My bag was packed. One small black suitcase placed next to our front door. The house was still dark in the moments just before the sun would come up. There was a chill to the house, a briskness that kept me too alert for that time of morning. I tiptoed out, their trying not to awake my wife and my one-year-old daughter, Isabella. It was four in the morning, but they had just fallen asleep a short while ago. They wanted to see me off, but when their eyelids started getting heavy we had said our good-byes. Kissing my daughter’s forehead and my wife’s lips hours before made me realize that I would miss them the moment my hand touched my luggage. “Good luck, honey,” said Christian. She’d said it a million times to me before that moment. She’d said it before my meetings with potential clients, before starting on a long drive, before any task that required strengthened resolve. But this time was different. I wouldn’t hear her voice in person for another three months.
I shut the door quietly behind me and felt surprisingly calm. I knew my family was safe. And I knew that while I was entering into a situation filled with endless possible outcomes, I was undoubtedly walking toward a much brighter future.
Until now, every part of my life had been in the United States. Everyone I knew was here, the boundaries of my experiences were defined by this country. I only thought about going to France, not of leaving California. It was as if I had closed my eyes on the flight up to altitude only to notice how high we actually were above ground just as I was leaping from the airplane. Suddenly, I was feeling more excited than ever before. While planning everything leading up to this moment, I never gave into this feeling. I worried that it might jinx it. But the moment was finally here, and once I got into the car taking me to the airport, there would be no turning back. I would be calling Burgundy home.
As the driver pulled away from the curb I prattled manically about the turn of events that put me on this path—wine, history, movies, learning French, the possibility that every aspect of my family’s life was changing during that car ride.
“You know, I’m from Brazil,” he said. “I came here with a dream as well. I’m a musician but I also own this shuttle company. My friends at home were telling me that it would be tough on me and my family. But I believed that what I felt in my heart was the right thing. And that this feeling was best for my family. I’m sure it’ll work out for you.”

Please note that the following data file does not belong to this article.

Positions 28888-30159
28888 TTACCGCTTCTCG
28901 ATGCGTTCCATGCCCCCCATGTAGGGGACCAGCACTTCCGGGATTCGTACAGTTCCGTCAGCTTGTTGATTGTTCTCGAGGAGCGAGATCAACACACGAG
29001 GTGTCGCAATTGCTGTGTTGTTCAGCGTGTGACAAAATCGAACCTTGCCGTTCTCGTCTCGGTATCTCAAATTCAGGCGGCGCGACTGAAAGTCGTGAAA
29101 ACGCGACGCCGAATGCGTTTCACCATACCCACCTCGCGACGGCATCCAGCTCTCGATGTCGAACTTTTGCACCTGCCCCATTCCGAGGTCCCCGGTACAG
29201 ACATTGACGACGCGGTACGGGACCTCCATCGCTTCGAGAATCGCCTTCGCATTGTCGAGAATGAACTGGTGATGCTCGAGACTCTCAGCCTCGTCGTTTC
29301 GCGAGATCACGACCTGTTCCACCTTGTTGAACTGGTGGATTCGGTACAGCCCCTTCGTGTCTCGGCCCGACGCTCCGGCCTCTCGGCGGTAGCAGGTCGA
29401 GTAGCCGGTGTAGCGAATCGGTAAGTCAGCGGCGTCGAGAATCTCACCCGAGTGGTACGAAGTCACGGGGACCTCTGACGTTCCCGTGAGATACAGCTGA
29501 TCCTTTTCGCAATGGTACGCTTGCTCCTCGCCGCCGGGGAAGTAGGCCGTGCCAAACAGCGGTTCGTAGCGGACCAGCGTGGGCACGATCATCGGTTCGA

His words echoed the sort of mantra that had been playing on repeat in my brain for the past eight months. Hearing it spoken aloud by somebody else made me feel better about the giant leap of faith I was about to take.
Arriving at SFO, I found the Air France desk and queued behind a young French couple with their young daughter. I leaned in toward them, hoping to make out a bit of their conversation and hoping to validate my months of studying. I’d stayed up late every night watching old French movies and reading antiquated books about Burgundy. Now, eavesdropping as best I could, I celebrated a small victory every time I caught a word or phrase I understood.
This was the first time I’d be going on an international flight by myself. Gone was the fuss of getting Bella situated with toys and videos and other distractions, or helping Christian get her carry-on in the overhead bin. I was traveling light—just a few pairs of jeans, some T-shirts, and a wallet that had seen fuller days. Practical, yes, but perhaps more so if I’d also packed some formal winemaking training or experience beyond one brief harvest in California. Or maybe a location to produce wine. Or tools, equipment, the basics. Barring that, even having a place to live once I got to France would have been nice. That, or grapes. Or a visa. But this was my last chance. It was the only chip I had left. Failing in Burgundy would mean going back to a life that wasn’t mine. It would mean working on someone else’s time, for someone else’s dream. There’s no way I could go back to sitting at a desk hemmed in by monitors and memos and bad coffee, suits and ties, and central air; not after I’d gotten a taste of freedom.